My volunteer journey, heartless to heart-full

I have always genuinely struggled with not just volunteering itself but finding a heart for volunteering. Simply put, I have just never cared deeply enough. On the other side of the spectrum is my husband who will sit down and have a conversation with absolutely anyone, pray with them, give the shirt off his back to the man on the streets of Chicago or give our fancy dinner leftovers to the distraught woman sitting on a bench. And me? I cringe in discomfort.

I remember driving into Chicago through a “not so nice” neighborhood to visit my sister who is a student at the Chicago Master’s Commission. She spent the majority of her first year in the program serving at risk individuals on the streets of Chicago. As I pulled into the city that day, I remember saying out loud in the car to myself, “I just don’t get it. I just don’t care. It’s just not me.” And that was going to have to be okay.
 
Was that okay? Was I a bad person? My family and small group (with my lead) have always lightheartedly joked about how heartless I can be to things and situations outside of my own close knit circle. And I know that about myself.  If I’m being honest, sometimes I’m skeptical, sometimes it’s just hard for me to process the reality of how raw and dark things are, or maybe I intentionally close myself off to that reality. I’m not sure yet.
 
All I know is that up until the spring of this year, I had no interest at getting involved, really in anything. One, I just didn’t know what I truly cared about. Two, I wasn’t sure if I trusted where my money or time would be going, and let’s be honest: both of those things are not things I just throw out the window for anyone or anything. Three, I didn’t know if anything would fit my personality, maybe that was just for people like my husband or my sister.
 
And then came Catalyst. I have always been aware of human trafficking both overseas and here in the U.S. thanks to my time as a student at Indiana Wesleyan University. That wasn’t something new to me. However, what was new to me was that there was a local organization here in Bloomington making a difference right here in our very own community. Not only does Catalyst serve survivors of human trafficking, but they also serve single moms across Central Illinois.  Bonus, I was raised by a rock star single mama through my youth!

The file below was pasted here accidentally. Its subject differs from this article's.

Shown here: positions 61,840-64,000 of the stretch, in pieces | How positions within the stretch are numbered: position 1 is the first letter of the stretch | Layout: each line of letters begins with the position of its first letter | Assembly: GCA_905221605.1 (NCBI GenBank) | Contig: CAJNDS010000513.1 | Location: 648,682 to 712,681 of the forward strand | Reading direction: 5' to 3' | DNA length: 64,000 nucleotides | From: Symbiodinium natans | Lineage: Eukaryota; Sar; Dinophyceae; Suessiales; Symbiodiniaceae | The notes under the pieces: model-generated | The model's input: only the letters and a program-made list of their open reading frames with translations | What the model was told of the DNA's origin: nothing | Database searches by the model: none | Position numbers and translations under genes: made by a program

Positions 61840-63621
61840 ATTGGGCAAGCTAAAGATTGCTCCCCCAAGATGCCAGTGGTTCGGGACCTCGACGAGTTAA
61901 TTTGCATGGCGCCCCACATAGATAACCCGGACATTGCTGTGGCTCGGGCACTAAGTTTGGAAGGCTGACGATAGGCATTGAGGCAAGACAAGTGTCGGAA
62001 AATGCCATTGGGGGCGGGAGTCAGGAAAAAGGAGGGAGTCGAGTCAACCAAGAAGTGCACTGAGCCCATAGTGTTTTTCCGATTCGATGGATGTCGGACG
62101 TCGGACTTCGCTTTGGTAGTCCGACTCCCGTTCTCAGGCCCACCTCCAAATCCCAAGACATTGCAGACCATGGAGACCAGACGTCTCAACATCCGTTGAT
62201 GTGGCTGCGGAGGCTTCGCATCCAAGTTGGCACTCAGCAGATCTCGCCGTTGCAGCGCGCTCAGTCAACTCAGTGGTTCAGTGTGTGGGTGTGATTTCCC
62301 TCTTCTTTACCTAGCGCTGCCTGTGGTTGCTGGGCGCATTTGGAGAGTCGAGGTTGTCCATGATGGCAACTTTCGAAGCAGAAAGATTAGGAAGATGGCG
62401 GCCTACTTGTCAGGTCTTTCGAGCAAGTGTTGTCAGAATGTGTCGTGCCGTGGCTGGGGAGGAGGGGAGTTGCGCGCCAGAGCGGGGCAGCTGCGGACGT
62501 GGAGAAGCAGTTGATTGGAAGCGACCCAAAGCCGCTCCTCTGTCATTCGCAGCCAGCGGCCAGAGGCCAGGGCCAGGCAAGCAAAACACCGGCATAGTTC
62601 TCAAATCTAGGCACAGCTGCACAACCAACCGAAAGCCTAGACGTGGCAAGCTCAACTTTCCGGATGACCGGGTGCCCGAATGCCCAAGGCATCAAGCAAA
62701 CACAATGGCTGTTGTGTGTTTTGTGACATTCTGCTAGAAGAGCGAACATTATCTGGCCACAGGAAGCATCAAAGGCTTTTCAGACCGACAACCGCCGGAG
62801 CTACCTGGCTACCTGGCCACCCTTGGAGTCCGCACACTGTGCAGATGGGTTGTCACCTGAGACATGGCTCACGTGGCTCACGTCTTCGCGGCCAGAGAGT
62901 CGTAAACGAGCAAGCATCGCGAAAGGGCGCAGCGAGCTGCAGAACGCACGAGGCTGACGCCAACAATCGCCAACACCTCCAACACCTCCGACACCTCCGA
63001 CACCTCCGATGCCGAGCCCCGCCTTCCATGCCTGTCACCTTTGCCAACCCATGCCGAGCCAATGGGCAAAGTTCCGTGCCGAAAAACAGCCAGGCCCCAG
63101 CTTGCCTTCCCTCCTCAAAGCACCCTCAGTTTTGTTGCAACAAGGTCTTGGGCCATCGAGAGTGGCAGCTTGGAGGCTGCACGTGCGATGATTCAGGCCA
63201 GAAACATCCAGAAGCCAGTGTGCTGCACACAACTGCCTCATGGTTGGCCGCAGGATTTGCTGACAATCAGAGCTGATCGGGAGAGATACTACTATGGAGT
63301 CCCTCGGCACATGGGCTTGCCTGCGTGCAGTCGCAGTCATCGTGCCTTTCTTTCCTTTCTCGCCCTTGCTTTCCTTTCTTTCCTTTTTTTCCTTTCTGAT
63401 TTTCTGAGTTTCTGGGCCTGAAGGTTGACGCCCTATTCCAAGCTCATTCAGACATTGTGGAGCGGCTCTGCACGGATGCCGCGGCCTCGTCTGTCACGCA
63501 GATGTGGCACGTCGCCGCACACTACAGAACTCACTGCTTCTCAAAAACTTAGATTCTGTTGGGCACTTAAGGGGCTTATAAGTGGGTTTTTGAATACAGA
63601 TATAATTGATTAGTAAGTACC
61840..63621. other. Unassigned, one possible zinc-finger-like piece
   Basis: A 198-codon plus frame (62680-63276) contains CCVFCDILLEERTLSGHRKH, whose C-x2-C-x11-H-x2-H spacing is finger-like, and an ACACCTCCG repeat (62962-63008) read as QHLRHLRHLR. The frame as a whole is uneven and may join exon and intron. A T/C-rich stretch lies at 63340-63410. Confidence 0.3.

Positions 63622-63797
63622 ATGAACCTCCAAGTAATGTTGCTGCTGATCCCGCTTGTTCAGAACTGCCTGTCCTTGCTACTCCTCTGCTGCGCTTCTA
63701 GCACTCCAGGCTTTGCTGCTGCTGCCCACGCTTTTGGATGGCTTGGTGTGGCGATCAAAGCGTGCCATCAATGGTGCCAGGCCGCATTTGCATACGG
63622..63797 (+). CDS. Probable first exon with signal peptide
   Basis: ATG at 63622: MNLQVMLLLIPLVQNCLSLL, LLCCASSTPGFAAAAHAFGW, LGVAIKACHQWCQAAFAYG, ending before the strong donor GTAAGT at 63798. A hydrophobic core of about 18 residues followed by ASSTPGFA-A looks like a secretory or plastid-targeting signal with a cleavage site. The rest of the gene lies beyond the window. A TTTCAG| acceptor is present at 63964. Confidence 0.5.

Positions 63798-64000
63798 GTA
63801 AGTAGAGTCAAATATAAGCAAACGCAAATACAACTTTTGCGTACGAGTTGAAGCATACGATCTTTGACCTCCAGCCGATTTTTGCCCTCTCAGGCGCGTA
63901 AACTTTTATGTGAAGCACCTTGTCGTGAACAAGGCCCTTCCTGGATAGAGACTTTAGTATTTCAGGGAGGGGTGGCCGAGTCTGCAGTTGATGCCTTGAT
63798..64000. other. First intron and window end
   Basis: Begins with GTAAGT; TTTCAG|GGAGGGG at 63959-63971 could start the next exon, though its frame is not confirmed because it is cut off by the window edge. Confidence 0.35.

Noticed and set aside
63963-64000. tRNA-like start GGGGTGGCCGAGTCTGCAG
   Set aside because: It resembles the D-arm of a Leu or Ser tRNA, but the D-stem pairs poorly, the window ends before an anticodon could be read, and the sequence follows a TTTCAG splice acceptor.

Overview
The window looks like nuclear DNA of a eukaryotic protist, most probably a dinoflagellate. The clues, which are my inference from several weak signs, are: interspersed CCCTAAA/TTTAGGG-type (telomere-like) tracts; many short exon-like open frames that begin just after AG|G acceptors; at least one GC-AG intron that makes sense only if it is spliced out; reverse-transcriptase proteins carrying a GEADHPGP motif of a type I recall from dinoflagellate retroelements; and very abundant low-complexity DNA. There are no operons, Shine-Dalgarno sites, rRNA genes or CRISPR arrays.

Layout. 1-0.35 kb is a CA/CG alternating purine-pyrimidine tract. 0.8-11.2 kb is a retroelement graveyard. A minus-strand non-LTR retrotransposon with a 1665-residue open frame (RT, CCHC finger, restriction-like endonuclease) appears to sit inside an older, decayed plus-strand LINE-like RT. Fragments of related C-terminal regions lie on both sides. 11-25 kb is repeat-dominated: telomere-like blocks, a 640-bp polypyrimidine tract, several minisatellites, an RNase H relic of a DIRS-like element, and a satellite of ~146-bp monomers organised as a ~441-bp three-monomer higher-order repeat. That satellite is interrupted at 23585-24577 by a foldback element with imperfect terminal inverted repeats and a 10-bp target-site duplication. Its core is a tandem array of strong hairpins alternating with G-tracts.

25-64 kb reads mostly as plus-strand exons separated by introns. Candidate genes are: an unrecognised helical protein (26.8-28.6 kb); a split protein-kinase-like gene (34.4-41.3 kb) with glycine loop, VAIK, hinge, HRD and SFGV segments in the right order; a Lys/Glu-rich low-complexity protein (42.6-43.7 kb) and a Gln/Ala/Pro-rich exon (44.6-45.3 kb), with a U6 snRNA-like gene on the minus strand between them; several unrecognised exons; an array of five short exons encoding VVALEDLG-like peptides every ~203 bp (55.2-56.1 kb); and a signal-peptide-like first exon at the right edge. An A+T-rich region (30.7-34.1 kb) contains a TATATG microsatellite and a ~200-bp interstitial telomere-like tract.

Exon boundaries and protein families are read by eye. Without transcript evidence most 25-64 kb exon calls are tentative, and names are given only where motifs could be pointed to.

Two girls from my small group at Eastview Christian Church were first to reach out to Catalyst and see how they could get involved. They came back to our group one Thursday evening and shared a little more about the organization, Julie (the founder) and how they were in the process of finishing a home, in town, for survivors of human trafficking to live while they got back on their feet. It would be called Catalyst Farms. At this time, they needed help turning the garage into a boutique for the women that would eventually live at the house to shop for new clothes, shoes, accessories, etc. What was my first reaction? A little unsure. I wouldn’t say skeptical, but I definitely had a ton of questions, and so did a few of the other girls. So we scheduled a meeting with Julie at the Catalyst office to learn more and to bring our questions to the table.